First class at Kaiser Permanente Bernard J. Tyson School of Medicine completes 2-year course to understand community health needs.
Addressing the Science of Medical Education with Foundational Science
This is a series of first-person pieces from the Permanente physicians, clinicians, and educators on the ground floor of creating the new Kaiser Permanente School of Medicine.
by Dwight W. Warren, PhD
Who am I?
I am many things! I am a lifelong academic learner, educator, and scientist. As I transitioned into retirement, I was able to take on two activities that I love. The first, as a docent at the Los Angeles Zoo and Botanical Gardens, which allows me to share my love of animals with the community and takes me back to my educational “roots” as a zoology undergraduate major at the University of California at Berkeley. The second, as a consultant to Kaiser Permanente School of Medicine, and one of the first foundational scientists to join the educational team.
I’m also a husband, father, father-in-law, and grandfather. When I get involved in something that I am passionate about, I stay a long time. I was on the faculty of the University of Southern California Keck School of Medicine for over 40 years. During my time there I served as an organ system chair (endocrinology and reproduction), chair of the Department of Pharmacology and Nutrition, and associate dean for Curriculum. While serving in these positions, I gained a tremendous amount of knowledge about science and about medical education. Besides fulfilling the administrative duties of the educational positions, I always had a full-time commitment to medical education, research, and teaching of graduate students in biomedical science. I also expanded my educational expertise by teaching “Professionalism in Practice of Medicine.”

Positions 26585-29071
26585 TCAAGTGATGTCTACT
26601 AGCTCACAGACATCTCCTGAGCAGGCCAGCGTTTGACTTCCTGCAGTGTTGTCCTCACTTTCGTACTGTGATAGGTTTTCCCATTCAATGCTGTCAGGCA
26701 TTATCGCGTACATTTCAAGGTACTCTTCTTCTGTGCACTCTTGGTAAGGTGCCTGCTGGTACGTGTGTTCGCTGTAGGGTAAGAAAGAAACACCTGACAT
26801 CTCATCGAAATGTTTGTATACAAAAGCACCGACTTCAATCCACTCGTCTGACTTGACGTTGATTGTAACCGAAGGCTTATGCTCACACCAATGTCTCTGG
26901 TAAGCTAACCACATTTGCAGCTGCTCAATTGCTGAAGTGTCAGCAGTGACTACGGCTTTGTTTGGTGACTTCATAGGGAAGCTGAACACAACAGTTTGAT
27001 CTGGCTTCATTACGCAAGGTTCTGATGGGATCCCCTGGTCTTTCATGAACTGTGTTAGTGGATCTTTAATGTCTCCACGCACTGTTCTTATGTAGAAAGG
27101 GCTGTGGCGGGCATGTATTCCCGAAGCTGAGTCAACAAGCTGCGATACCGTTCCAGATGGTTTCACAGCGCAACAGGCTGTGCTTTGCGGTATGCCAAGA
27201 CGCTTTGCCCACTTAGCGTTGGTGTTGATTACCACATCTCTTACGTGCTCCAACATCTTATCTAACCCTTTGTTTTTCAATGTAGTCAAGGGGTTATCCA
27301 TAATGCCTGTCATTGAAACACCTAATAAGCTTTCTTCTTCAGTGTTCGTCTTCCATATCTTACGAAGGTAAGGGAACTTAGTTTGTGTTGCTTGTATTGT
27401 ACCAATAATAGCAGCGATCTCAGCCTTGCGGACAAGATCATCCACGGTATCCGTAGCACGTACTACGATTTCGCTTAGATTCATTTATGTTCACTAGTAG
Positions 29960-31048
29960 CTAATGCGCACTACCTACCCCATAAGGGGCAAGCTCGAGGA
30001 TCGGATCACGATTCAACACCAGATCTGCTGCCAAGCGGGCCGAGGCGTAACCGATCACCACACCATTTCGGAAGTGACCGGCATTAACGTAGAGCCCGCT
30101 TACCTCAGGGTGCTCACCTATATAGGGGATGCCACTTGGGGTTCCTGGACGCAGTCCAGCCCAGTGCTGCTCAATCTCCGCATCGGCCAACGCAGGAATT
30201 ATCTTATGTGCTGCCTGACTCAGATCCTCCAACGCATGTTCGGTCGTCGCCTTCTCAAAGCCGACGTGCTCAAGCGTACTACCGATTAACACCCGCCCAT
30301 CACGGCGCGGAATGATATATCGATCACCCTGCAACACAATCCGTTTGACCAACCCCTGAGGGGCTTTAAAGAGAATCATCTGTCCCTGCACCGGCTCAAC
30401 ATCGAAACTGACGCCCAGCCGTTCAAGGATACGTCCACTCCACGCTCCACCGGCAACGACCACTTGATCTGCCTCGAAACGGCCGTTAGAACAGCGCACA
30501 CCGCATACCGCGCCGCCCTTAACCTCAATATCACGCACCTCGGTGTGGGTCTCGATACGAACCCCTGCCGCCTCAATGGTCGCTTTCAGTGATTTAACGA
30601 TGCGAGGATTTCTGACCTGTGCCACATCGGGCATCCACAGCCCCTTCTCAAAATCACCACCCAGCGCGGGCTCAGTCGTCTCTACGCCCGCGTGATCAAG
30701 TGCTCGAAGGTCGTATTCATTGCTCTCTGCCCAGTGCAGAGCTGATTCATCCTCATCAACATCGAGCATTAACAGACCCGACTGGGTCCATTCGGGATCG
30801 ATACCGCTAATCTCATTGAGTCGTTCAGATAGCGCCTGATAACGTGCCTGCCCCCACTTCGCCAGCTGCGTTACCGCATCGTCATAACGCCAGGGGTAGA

In 1999, I was offered a wonderful opportunity to head a new medical school at Florida Atlantic University (FAU). While leading the development of this school, I again gained more knowledge about the workings of a medical school and medical education. The science of medical education is expanding rapidly and it takes a great commitment to try and keep up with this ever-growing body of knowledge. I spent seven years at Florida Atlantic University (and maintained an appointment as adjunct professor of Physiology and Biophysics at USC) and had an amazing time there. When I first joined FAU, I was given an office, the help of an administrator, and an empty lot where I was to have a medical education building constructed. When I left, there was a new building, a faculty of researcher/educators, medical students, and graduate students. The first class of students finished their first two years of medical school and moved to the University of Miami Miller School of Medicine to complete their medical training.
I then returned to USC Keck School of Medicine where I taught pharmacology and professionalism until I retired in January 2017.